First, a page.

Stoves are a topic of great interest to me. I have owned about 8 of them, and I have done more than just own them, I have actually refurbished a few of them. I have includes some pictures of a real rescue job I did on a whit field advantage.
With that in mind I currently own a Harman P61A, and it is the stove that I observe pellets from. The P61A is not the most visually pleasing stove on the planet, I in my experience it is simply one of the best stoves made, including in Harmans line up. The other Harman P models are also very good, and rather similar in many ways.
In a top feed I found that an inferior pellet like Appling County can work really well because the ash is much lighter and just blows out of the burn pot. The downside to Appling is you will need to empty your ash pan after 5-10 bags. Now some top feeders like the St. Croix add one useful variation on the top feed approach, and that is to have a plate on the bottom of the burn pot that rocks back and forth to prevent cakes from forming.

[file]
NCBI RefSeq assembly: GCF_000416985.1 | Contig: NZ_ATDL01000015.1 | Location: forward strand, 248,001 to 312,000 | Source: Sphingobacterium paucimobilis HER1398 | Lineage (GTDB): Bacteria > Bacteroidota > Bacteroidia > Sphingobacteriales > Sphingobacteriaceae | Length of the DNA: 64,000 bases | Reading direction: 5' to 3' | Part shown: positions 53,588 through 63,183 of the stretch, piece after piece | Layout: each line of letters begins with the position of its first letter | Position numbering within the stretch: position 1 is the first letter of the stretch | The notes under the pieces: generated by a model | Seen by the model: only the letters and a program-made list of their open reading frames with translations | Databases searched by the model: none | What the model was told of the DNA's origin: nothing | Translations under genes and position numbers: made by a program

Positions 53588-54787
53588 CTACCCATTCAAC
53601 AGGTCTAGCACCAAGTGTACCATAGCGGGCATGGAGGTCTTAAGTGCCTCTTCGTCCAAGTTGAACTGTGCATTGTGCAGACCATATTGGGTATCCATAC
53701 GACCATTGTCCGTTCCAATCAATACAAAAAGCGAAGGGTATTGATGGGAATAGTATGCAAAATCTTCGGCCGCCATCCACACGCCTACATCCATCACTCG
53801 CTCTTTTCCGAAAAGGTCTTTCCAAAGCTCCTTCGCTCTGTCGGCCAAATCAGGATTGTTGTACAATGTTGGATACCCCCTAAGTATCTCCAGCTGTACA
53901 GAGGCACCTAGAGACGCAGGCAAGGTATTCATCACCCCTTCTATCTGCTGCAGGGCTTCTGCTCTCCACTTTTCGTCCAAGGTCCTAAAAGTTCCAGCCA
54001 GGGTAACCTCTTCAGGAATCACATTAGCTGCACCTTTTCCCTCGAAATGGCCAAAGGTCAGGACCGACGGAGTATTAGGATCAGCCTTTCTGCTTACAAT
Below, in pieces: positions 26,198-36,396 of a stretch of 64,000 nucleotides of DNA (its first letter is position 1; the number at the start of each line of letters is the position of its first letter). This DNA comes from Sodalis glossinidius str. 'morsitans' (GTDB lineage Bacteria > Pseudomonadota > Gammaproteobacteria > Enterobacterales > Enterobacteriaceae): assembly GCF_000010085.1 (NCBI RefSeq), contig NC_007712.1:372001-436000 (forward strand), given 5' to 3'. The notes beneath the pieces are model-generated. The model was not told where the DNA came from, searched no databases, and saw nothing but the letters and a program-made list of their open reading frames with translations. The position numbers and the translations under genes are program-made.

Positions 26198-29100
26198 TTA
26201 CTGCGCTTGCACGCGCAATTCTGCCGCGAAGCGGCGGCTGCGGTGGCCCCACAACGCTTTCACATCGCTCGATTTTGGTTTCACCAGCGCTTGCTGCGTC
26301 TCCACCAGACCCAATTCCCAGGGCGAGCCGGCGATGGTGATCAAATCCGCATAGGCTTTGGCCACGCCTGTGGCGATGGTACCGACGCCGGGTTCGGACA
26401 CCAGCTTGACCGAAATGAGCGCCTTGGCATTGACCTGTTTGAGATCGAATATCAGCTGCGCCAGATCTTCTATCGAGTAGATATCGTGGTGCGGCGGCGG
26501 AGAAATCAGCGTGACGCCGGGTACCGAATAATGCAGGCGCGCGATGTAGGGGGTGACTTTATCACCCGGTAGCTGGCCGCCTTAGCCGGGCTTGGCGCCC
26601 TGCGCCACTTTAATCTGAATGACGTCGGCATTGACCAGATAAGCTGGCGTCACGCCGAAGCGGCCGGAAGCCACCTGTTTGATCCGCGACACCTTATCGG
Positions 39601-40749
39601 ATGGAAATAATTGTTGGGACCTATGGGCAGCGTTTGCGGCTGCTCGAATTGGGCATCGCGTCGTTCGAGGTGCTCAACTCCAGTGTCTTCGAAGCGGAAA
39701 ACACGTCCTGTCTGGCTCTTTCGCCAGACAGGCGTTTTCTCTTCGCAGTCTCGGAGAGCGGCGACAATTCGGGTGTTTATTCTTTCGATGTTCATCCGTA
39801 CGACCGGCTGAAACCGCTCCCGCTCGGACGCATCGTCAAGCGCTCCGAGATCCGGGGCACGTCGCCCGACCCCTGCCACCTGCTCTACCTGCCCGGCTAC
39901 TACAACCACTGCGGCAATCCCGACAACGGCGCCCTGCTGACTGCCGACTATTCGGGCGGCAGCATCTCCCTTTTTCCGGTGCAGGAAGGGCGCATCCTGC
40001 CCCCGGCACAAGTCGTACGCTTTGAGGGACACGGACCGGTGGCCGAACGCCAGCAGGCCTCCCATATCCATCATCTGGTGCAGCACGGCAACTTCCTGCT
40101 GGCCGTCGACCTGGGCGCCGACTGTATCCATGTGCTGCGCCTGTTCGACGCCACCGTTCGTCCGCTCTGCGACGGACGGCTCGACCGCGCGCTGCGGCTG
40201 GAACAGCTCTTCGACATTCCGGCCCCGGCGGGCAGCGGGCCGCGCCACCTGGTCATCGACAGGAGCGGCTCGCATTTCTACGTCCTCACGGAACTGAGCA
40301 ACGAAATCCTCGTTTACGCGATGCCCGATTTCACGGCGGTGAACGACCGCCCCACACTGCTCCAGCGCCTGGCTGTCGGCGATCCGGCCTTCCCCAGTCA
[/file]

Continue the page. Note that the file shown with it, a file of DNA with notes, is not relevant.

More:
Other stoves are very sensitive to saw dust, that is a common issue with some of the Englander stoves and there dual auger feed system. Other stoves are very sensitive to long pellets, and get jammed because of them. Once you learn what works in your stove you need to take that into consideration when selecting a pellet.
*** Important- It is easy to fall into the thinking that the best pellet is the one with the highest BTU output rating, that is not a good way to select a pellet. Firstly many of those ratings are bogus anyway because many pellet manufactures use a variety of wood types, and that BTU rating can vary from batch to batch because of it. Manufactures do not test every batch, and some manufactures are most conservative about there ratings than others. In my estimation BTUs are not a number I would even look at.
A stove burning cleanly a lower BTU pellet will produce more heat than a stove burning with issues (feed problem, jams, clogged burn pot, ect...) a higher BTU pellet.